Last edited by Sgt Art; 09-28-2007 at 02:09 PM.
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  #9  
Old 12-11-2007, 11:36 PM
dahermit dahermit is offline
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.38 head space

I wish to respectfully disagree.

When you drop a .38 Super cartridge in an unmounted barrel as shown on the left, you can indeed wiggle it until it slips past the head space shoulder on the hood.

However, when the cartridges are being fed from the magazine the semi-rim of the cartridge case comes up under the extractor as it enters the chamber. Once in the chamber, the combination of the extractor and the head space shoulder supports the rim to the point where it cannot slip down into the barrel. Once in the chamber, there is not enough clearance for the round to slip down into the barrel. Those with .38 Supers, please examine this to see if I am correct and let us know what your observations are.
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  #10  
Old 12-12-2007, 06:15 AM
SuperMan SuperMan is offline
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Having had two Supers that would blow primers with the stock barrels in them I can tell you that it is possible that some Super barrels are loose enough chambered that when the force of the firing pin hits the primer the round can be driven past the headspace rim.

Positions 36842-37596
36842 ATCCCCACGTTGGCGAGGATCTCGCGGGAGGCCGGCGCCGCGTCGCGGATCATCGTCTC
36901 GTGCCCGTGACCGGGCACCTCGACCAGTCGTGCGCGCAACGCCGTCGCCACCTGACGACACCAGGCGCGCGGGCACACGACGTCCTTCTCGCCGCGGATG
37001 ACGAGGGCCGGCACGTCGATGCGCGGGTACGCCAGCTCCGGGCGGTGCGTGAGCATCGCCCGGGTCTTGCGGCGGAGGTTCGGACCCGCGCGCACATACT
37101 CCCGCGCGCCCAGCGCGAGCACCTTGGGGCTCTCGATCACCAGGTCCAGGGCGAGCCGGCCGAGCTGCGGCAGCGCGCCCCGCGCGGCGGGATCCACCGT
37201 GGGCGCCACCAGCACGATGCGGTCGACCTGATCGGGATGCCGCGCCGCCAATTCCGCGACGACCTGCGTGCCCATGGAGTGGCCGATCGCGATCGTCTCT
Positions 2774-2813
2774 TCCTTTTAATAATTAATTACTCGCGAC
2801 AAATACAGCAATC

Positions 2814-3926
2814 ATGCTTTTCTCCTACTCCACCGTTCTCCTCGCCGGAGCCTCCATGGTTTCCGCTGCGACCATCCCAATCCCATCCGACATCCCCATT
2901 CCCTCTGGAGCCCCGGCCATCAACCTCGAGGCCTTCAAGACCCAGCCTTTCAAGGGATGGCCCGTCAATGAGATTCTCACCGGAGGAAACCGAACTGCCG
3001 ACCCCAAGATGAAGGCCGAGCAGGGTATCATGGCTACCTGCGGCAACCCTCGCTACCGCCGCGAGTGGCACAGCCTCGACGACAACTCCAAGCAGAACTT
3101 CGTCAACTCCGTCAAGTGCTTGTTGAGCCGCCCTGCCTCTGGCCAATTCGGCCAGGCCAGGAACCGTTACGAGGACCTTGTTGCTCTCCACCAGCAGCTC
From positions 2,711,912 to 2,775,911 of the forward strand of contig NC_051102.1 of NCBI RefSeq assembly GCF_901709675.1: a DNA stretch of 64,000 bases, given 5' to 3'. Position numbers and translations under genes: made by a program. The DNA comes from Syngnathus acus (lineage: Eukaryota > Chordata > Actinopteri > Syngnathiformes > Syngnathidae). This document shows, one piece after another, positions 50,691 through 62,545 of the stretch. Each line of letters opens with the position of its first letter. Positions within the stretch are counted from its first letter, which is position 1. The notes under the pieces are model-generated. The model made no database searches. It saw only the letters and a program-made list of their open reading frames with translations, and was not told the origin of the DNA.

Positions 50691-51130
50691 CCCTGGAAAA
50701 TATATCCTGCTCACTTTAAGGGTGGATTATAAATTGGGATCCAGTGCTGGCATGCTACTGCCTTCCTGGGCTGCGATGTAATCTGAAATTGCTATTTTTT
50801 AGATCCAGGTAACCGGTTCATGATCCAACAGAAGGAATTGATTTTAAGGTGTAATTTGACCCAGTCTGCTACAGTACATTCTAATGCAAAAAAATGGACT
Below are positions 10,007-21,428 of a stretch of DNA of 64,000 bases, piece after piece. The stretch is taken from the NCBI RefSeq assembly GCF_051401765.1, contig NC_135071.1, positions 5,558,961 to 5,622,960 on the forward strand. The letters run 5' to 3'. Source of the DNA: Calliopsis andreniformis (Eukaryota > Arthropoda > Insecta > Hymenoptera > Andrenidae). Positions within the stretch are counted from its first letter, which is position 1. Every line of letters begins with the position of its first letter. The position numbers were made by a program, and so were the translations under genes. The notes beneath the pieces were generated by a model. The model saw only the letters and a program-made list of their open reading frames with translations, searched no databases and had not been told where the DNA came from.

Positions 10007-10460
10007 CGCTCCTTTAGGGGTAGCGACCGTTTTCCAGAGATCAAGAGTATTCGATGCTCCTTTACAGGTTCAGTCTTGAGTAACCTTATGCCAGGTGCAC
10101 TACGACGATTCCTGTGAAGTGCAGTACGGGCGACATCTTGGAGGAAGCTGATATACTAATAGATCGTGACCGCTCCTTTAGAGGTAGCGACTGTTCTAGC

You also need to remember that the headspace rim of the barrel is in the 12 o'clock position and the extracor is at the 3 o'clock. Although it "should" create enough tesion to hold the rim correctly headspaced it sometimes does not. What happens at that point is that the case slips off the rim and into the chamber as it is ignighting. The firing pin is overextended and as the cartridge ignites the base is slammed back into the breechface with the firing pin still protruding. This results in a pierced primer...been there done that with only two of the Supers I've had but it does happen.

Bob Makowski
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  #11  
Old 12-12-2007, 12:57 PM
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Some of the problem may be due to slight differences in the brass itself. I have found that some cases are thicker than others. For instance, if you reload .45 hulls, you'll find that those made by Federal take a greater effort on your resizing step than other manufacturers. Possibly, one case may have .001 of an inch more material on the rim than another. Not enough to cause problems due to barrel tolerances but enough to keep it from moving forward.